Types of Massage

There are a variety of modalities suitable to your needs. Some of them include:

  • Swedish – to increase relaxation and circulation
  • Deep tissue – to work on tight areas to release tension and chronic muscle tightness
  • Trigger point therapy – to help break the cycle of spasm and pain in a particular area
  • Soft tissue release – to provide relief from sore muscle tissue and chronic tightness
  • Craniosacral – a gentle massage of points along the head and spine

Positive Benefits

The benefits of massage are continually being studied. Dr. Maria Hernandez-Reif along with Tiffany Field from the Touch Research Institute (TRI) at the University of Miami have researched the benefits of massage. They state that even in small doses – a 15-minute chair massage or a half hour table massage – massages are beneficial. They ideally recommend longer durations and increased frequency, which produce better results. Additional studies recently conducted at both Cedars-Sinai Medical Center in Los Angeles and at the Group Health Research Institute in Seattle show that massage patients have less discomfort, are overall healthier, and have improved immune systems. Reports from the American College of Physicians and the American Society of Pain now include massage as one of their recommendations for treating low back pain. There is scientific proof of the benefits of massage ranging from treating chronic diseases and injuries to reducing the growing tensions of our modern lifestyles. Massage therapy does more than just relax the body and mind – there are specific physiological and psychological effects that occur when it is utilized as therapy, and not simply a mere luxury. Massage not only feels good; it can cure what ails you.

The Benefits of Massage

  • Fosters faster healing of strained muscles and sprained ligaments
  • Reduces pain and swelling
  • Reduces muscle spasms
  • Provides greater joint flexibility and range of motion
  • Improves discomfort of lower back pain
  • Relaxes and softens injured and overused muscles
  • Helps with increased concentration
  • Helps you sleep better
  • Boosts immunity
  • Improves circulation of blood and movement of lymph, the body’s natural defense system of toxic invaders
  • Lowers the levels of the stress hormone cortisol
  • Reduces blood pressure
  • Helps relieve tension-related headaches and effects of eye strain
  • Enhances the health and nourishment of skin
  • Improves posture
  • Releases endorphins – the body’s natural painkiller
  • Enhances overall well-being

It is advisable that you see a licensed massage therapist who can make the assessment of which type of massage is best for your needs. They can be found at spas and in chiropractic offices. If you are on a budget, you can check massage therapy schools that may offer a discount.

So, the next time you say, “I could really use a massage,” think of it as a healthy necessity! Isn’t your well-being worth taking the time for yourself? Let the touch of a massage therapist ease those aching muscles, while letting your mind take a break and just fade away from all of life’s responsibilities for a bit. Let someone else take care of you for a change. You deserve it! It is a prescription for health that does not require medication. It can be refilled as often as you like, no referrals necessary. Remember this: Massage, it does a body good! RDH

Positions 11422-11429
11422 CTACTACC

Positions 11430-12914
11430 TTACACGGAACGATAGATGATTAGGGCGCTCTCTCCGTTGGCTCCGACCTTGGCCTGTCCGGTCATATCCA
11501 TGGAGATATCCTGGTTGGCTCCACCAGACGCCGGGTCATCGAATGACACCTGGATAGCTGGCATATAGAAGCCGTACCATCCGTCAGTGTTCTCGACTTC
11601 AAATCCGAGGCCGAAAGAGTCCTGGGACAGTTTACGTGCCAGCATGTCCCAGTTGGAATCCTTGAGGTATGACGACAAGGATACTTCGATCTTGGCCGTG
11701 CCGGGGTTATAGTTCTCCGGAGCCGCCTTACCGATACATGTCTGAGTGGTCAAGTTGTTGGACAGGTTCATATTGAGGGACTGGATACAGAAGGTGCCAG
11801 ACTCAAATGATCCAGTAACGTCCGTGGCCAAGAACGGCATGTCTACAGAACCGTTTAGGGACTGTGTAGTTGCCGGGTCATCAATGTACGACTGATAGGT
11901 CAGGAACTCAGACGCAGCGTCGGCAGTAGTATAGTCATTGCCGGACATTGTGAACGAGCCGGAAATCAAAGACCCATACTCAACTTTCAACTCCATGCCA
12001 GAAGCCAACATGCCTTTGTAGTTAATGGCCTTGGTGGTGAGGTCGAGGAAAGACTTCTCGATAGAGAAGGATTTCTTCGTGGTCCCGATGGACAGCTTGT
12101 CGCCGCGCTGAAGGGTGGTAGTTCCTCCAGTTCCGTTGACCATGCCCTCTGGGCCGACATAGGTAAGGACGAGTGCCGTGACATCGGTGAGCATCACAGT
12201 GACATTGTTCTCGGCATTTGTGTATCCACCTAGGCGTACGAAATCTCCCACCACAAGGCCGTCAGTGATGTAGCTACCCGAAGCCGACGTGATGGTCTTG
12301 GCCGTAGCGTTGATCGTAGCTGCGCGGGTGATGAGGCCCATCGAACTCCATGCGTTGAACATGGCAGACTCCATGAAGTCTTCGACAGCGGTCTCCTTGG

References

American Massage Therapy Association. Retrieved from http://www.amtamassage.org/index.html

Barnes C, Hlava G. (2008) Ergonomics – A Buzz Word. The Preventive Angle, 1(1);2-5. Retrieved from http://www.youngdental.com/pdf/TPAV1I1.pdf

Fellingham C. (2009) The Healing Touch: Benefits of Massage. Ladies Home Journal. Retrieved from http://www.lhj.com/health/stress/relaxation-techniques/the-healing-touch-benefits-of-massage

Graves G. (2011) Good Alternatives: The Benefits of Nontraditional Medicine. Ladies Home Journal. Retrieved from http://www.lhj.com/health/news/benefits-of-nontraditional-medicine/?page=2

Jordre B, Bly J. (2012) Protect Your Musculoskeletal Health. Dimensions of Dental Hygiene, 10(1);30,33-34. Retrieved from http://www.dimensionsofdentalhygiene.com/ddhnoright.aspx?id=12305&term=protect%20your%20musculoskeletal%20health#.UKFhWocX-Tc

Kagan J. (2008) Mind Your Body. Modern Hygienist, 28-29.

Stevens MM. (1998) Massage helps relieve aching muscles, so why not invite a therapist to the office? RDH, 18(6). Retrieved from http://www.rdhmag.com/articles/print/volume-18/issue-6/feature/massage-helps-relieve-aching-muscles-so-why-not-invite-a-therapist-to-the-office

Peterson A. (2012) Don’t Call It Pampering: Massage Wants to Be Medicine. Wall Street Journal. Retrieved from http://online.wsj.com/article/SB10001424052702304537904577277303049173934.html.

Valachi B. (2012) Positioning for Success. RDH, 32(1). Retrieved from http://www.rdhmag.com/articles/print/volume-32/issue-1/features/postitioning-for-success.html

Winters C. (2011) On the Healing Edge. Prevention.

Rescue Rittenhouse Spa. (2010) Why Massage. Beauty Aficionado. Retrieved from http://beautyaficionado.com/why-massage

MICHELE A. FAGAN, EFDA, RDH, BS, has 28 years of experience in the dental field that has provided her with a combination of roles as dental hygienist, expanded functions dental assistant, teacher, and writer. She currently practices dental hygiene in private practice in the Philadelphia area. Additionally, she is an advocate for food allergies. She can be contacted at fagan1020@comcast.net.